End the Awkward: the basics

Two-thirds of people say they feel awkward when they meet disabled people. Worried about what to say? Not sure how to act? Don’t worry, we’re here to help with these tips.

Video describing Five awkward things to avoid doing when you meet a disabled person
Read the transcript for "Five awkward things to avoid doing when you meet a disabled person"

End the Awkward: the basics

Five awkward things to avoid doing when you meet a disabled person

 

Our research shows that a whopping two-thirds of people say they feel awkward when they meet disabled people.

We know that this awkwardness is often because people are worried about saying or doing the wrong thing, so they avoid disabled people all together.

We want to make sure this isn’t happening, so we’ve got some handy tips to help everyone feel more confident around disability.

What not to do

Describe someone as ‘the disabled one’

Disabled people have names like everyone else. Their impairment isn’t who they are. Ask someone their name and go from there. 

 

Ask inappropriate questions 

"Can you have sex?” is an awkward question for anyone. Disabled people often get bombarded with questions you wouldn’t ask a complete stranger.

Start by getting to know a disabled person the same way you would anyone else. “How was your weekend?” “Rubbish weather, isn’t it?” You get it.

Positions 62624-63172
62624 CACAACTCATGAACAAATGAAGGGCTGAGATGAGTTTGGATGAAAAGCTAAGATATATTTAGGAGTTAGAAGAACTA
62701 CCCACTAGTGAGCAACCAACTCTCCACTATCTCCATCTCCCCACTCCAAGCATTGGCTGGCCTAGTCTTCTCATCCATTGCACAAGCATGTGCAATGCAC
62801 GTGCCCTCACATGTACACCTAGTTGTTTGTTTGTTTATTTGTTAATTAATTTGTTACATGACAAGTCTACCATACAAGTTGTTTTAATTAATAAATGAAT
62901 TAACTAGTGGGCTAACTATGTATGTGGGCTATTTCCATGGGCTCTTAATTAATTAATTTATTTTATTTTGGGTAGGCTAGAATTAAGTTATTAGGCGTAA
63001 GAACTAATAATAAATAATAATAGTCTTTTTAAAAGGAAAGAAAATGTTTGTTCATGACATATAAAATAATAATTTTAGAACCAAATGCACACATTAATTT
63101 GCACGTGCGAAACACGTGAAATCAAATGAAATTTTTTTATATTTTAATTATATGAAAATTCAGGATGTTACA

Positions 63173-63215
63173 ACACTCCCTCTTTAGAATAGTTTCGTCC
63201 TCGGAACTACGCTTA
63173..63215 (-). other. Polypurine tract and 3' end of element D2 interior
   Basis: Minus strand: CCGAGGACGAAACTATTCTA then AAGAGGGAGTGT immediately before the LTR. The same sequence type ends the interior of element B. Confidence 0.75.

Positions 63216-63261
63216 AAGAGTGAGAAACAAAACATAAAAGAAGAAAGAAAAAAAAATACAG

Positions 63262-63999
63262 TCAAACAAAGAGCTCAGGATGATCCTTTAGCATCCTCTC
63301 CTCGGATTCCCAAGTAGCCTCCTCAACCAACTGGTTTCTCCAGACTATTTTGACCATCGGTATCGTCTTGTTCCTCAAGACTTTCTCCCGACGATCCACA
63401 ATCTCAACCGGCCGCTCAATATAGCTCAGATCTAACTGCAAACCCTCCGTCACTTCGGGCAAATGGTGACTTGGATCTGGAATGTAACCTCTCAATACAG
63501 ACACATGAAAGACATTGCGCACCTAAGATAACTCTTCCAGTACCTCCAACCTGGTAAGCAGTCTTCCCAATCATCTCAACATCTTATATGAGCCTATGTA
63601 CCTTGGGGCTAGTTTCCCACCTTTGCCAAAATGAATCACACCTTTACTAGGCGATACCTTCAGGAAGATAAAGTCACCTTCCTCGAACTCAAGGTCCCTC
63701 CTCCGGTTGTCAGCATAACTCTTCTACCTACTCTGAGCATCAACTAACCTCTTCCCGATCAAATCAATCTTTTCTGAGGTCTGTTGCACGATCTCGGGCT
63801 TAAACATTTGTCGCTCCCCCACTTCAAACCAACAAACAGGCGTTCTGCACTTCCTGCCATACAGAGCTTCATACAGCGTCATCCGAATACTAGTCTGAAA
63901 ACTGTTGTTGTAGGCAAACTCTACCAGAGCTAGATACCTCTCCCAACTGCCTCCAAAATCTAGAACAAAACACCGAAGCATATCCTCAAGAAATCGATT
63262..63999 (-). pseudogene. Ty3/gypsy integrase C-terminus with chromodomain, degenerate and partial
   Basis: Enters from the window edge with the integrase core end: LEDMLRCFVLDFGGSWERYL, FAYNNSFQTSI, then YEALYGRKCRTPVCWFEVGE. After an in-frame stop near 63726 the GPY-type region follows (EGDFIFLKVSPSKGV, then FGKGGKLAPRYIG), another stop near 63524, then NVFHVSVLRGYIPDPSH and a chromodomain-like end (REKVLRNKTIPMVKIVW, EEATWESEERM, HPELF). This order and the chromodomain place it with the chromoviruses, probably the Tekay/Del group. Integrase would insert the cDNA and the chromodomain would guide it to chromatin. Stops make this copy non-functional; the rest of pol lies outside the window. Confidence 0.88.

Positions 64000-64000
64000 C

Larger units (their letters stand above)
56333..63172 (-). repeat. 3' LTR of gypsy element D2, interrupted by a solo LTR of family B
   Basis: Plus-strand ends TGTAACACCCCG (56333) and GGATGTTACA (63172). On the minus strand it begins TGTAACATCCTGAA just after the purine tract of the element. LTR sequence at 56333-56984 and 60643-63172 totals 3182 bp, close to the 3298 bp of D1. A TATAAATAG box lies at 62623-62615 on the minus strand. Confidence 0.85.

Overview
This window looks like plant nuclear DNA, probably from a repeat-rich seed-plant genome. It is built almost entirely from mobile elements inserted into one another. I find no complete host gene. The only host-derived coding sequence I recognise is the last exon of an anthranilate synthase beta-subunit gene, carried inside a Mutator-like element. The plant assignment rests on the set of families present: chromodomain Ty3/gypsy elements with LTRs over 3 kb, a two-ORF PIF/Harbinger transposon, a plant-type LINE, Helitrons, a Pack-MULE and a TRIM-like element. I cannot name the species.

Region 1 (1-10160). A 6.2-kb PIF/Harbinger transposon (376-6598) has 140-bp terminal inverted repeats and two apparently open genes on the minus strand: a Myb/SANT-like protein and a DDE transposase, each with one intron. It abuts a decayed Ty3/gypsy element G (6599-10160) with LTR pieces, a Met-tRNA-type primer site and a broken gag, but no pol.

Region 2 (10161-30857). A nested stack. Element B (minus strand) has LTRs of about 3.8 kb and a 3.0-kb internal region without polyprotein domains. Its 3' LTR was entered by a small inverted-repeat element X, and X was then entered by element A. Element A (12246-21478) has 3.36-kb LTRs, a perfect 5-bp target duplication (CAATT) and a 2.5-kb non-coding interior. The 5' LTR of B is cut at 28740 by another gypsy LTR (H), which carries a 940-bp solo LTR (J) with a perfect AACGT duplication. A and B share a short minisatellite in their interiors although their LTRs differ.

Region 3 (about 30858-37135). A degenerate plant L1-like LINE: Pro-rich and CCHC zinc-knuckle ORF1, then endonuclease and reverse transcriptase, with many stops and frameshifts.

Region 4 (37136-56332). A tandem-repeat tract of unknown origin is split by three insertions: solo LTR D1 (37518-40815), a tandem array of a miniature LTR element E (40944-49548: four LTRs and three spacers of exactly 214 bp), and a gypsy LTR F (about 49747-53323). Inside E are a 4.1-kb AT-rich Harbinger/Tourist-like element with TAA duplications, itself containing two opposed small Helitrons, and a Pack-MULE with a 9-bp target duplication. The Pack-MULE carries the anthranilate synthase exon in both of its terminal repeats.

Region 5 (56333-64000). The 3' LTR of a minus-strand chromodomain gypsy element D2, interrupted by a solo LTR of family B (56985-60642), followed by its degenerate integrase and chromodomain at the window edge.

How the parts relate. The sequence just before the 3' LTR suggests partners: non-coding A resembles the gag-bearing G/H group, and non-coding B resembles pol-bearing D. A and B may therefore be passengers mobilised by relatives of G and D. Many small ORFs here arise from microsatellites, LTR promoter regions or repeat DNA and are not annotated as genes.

Make assumptions 

The person you’re speaking to probably knows more about their impairment than you do. Not everyone in a wheelchair is paralysed, and not every disabled person knows sign language.

Many disabled people can drive, go to the gym, play football and have a night out just like everyone else. Remember everyone’s different and can do different things. 

 

Say “you don’t look disabled” 

People’s impairments can’t always be seen and aren’t always physical. Don’t expect disabled people to look or act a certain way. 

 

Assume people want or need your help

You’re trying to do a good thing, but wading in and giving help isn’t always needed. Offer to help if it seems like someone would like some, but:

  • Ask in what way you can help, and follow what they say. They’re in charge

  • Be cool if your offer is turned down 

And remember, if in doubt, H.I.D.E

Say Hi, 
Introduce yourself, 
Don’t panic,
End the Awkward.  

If you say or do something awkward it’s not the end of the world. Apologise, laugh it off, but don’t let it finish your conversation. Awkward moments happen all the time, but if you focus on seeing the person, not their impairment, you can’t go far wrong.

 

Find out more about End the Awkward